A mixed legacy
General Rick Hillier and Canadian defence, 2005-08
General Rick Hillier was a remarkable chief of the defence staff. During his
tenure from January 2005 to June 2008, Hillier wielded an unusual degree
of influence for Canada’s highest ranking general, and he sought to use this
influence to rebuild and reshape the Canadian forces. As part of this effort,
he assumed a prominent role in the formulation of Canadian defence policy.
Hillier was also a widely recognized public figure, achieving near-celebrity
status in a country that is usually uninterested in defence and military
matters. For Canadians accustomed to “silent soldiers and sailors,” Hillier’s
three years as chief were, if nothing else, notable for the degree of attention
garnered by the Canadian military’s top officer.
Hillier’s time as chief of the defence staff was equally noteworthy for the
adulation he received from the defence community, media outlets, and
several pundits.1 Though a few commentators expressed misgivings about
his worldview and frank language, critical assessments of Hillier were in the
Philippe Lagassé is an assistant professor at the Graduate School of Public and International
Affairs, University of Ottawa. He thanks those serving and retired politicians, officials, and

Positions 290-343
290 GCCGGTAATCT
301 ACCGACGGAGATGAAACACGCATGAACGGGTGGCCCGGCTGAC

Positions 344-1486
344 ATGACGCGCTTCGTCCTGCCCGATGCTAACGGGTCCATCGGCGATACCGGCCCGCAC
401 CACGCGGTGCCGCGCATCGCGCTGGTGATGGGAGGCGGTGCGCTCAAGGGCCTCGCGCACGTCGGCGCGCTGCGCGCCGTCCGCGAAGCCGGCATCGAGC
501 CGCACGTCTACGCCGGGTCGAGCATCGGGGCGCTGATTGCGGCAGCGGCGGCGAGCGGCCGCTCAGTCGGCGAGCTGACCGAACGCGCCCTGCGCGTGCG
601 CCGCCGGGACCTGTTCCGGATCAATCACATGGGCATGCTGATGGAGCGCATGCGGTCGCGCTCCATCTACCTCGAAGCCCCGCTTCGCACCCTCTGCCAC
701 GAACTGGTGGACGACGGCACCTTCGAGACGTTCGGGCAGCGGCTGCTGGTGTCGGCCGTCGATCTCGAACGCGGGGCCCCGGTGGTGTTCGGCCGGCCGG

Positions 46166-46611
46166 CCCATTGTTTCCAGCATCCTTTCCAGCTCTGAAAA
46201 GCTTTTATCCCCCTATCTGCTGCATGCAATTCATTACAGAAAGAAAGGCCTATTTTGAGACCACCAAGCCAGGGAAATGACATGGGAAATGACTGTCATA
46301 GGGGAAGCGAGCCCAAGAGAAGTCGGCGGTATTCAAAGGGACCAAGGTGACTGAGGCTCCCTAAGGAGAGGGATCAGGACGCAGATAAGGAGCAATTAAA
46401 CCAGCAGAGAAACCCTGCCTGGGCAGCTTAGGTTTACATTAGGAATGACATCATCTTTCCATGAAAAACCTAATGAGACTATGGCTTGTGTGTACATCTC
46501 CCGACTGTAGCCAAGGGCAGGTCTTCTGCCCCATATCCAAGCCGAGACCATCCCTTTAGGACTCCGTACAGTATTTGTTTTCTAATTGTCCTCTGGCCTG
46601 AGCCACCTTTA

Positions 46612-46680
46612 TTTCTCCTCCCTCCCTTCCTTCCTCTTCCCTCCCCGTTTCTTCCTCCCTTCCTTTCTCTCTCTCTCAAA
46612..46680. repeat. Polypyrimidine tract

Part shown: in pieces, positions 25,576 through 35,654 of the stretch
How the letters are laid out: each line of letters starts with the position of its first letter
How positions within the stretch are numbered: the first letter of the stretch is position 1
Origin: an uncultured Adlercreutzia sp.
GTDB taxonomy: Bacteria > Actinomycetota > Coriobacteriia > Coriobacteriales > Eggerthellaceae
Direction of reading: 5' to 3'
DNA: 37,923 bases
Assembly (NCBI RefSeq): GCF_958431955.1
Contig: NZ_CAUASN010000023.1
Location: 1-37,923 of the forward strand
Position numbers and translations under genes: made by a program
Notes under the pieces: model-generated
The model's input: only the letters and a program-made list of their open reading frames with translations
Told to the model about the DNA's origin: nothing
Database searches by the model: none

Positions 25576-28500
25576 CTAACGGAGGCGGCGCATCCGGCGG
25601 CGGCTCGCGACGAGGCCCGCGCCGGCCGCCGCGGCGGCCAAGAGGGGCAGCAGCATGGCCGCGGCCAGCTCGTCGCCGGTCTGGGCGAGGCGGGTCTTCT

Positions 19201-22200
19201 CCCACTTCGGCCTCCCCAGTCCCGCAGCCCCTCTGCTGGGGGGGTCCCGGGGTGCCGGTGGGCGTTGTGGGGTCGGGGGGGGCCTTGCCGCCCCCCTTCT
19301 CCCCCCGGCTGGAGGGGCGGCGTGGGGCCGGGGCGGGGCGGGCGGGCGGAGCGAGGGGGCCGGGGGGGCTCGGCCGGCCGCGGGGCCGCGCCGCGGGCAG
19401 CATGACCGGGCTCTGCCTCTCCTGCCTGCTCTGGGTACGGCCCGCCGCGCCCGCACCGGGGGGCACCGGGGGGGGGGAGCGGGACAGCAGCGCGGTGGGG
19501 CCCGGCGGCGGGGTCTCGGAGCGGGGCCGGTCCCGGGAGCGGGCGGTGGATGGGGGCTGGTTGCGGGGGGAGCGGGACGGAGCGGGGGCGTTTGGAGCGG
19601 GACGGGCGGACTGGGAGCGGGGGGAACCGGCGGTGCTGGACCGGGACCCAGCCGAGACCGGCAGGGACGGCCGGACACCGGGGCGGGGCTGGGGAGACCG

officers whose insights were invaluable in the writing of this article.
1 Examples of such adulation included Lewis Mackenzie, “Rick Hillier’s right, so back
off,” Globe and Mail, 1 August 2005; Paul Manson, “He’s our man,” Globe and Mail,
25 August 2006; Marcus Gee, “Rick Hillier gave the military its voice: don’t shut him
up,” Globe and Mail, 2 November 2007; and J.L. Granatstein, “The defender of truth,”
Ottawa Citizen, 16 April 2008.
| International Journal | Summer 2009 | 605 |
| Philippe Lagassé |
minority.2 There was an especially strong consensus on Hillier’s impact on
the forces and Canadian defence capabilities. Hillier was widely praised for
rehabilitating the military and honing Canada’s defence posture. Under his
direction, it is commonly held, both the forces and Canadian defence issues
began an overdue ascent from neglect to respect. According to this prevailing
account, Hillier’s presence at the head of the Canadian military represented
a high point for the forces and for Canadian defence policy and politics.
Indeed, when contemplating his inevitable departure as chief, Janice Gross
Stein and Eugene Lang lamented that there were “too few Hilliers” to f